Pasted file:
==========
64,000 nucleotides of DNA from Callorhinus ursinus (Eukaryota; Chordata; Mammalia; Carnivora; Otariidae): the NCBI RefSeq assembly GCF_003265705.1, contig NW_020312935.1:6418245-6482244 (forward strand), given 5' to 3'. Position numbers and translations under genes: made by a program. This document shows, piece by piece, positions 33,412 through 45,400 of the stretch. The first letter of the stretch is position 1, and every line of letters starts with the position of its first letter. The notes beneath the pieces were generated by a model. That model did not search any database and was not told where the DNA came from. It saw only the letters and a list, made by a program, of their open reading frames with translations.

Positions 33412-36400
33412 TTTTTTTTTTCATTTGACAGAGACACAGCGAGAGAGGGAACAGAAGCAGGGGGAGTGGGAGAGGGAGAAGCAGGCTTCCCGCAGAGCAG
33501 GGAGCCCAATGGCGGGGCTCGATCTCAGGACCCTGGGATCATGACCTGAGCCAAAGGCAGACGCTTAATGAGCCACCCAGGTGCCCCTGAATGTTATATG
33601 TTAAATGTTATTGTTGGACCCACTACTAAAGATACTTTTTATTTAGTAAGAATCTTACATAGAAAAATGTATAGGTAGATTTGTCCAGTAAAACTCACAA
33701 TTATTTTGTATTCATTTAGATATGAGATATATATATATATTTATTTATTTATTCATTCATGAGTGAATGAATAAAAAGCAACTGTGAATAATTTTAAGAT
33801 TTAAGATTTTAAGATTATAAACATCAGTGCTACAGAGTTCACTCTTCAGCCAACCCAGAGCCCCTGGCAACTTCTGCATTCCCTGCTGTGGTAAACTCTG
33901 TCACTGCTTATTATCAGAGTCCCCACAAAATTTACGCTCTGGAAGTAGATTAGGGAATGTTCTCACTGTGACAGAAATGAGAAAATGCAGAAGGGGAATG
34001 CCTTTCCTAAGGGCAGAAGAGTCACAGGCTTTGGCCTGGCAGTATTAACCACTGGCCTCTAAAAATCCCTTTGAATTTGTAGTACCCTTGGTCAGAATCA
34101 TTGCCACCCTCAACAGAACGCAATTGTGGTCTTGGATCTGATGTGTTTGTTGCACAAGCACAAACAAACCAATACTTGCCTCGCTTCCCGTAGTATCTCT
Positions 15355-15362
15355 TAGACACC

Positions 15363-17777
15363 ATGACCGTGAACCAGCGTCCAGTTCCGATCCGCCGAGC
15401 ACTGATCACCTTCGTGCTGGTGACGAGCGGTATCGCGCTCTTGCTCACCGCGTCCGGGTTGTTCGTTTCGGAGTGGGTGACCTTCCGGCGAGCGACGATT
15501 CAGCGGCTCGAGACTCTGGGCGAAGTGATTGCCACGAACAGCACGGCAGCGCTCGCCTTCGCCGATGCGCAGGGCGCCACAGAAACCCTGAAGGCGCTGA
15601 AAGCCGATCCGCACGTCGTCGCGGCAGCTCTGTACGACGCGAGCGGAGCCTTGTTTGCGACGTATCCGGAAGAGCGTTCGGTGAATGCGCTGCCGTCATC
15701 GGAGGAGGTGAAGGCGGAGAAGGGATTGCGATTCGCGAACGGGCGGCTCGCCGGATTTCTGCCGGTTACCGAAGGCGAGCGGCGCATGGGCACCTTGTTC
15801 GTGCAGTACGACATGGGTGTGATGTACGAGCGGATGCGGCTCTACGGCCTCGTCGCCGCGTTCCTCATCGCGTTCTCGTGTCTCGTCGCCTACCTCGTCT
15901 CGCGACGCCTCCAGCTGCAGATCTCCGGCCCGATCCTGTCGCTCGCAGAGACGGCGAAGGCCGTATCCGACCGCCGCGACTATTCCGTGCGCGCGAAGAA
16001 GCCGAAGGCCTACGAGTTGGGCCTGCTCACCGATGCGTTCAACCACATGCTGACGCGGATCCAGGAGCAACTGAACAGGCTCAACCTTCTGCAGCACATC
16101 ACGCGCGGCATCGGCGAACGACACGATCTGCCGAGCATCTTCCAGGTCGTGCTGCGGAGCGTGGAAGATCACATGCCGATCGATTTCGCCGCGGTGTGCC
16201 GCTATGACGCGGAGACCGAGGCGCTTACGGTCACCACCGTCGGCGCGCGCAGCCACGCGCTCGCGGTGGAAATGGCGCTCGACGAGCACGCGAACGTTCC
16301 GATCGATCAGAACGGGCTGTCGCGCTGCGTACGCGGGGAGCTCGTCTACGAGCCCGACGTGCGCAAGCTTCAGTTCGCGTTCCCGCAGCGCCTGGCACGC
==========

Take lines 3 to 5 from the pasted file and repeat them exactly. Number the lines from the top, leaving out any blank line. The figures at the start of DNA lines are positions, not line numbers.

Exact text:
33412 TTTTTTTTTTCATTTGACAGAGACACAGCGAGAGAGGGAACAGAAGCAGGGGGAGTGGGAGAGGGAGAAGCAGGCTTCCCGCAGAGCAG
33501 GGAGCCCAATGGCGGGGCTCGATCTCAGGACCCTGGGATCATGACCTGAGCCAAAGGCAGACGCTTAATGAGCCACCCAGGTGCCCCTGAATGTTATATG
33601 TTAAATGTTATTGTTGGACCCACTACTAAAGATACTTTTTATTTAGTAAGAATCTTACATAGAAAAATGTATAGGTAGATTTGTCCAGTAAAACTCACAA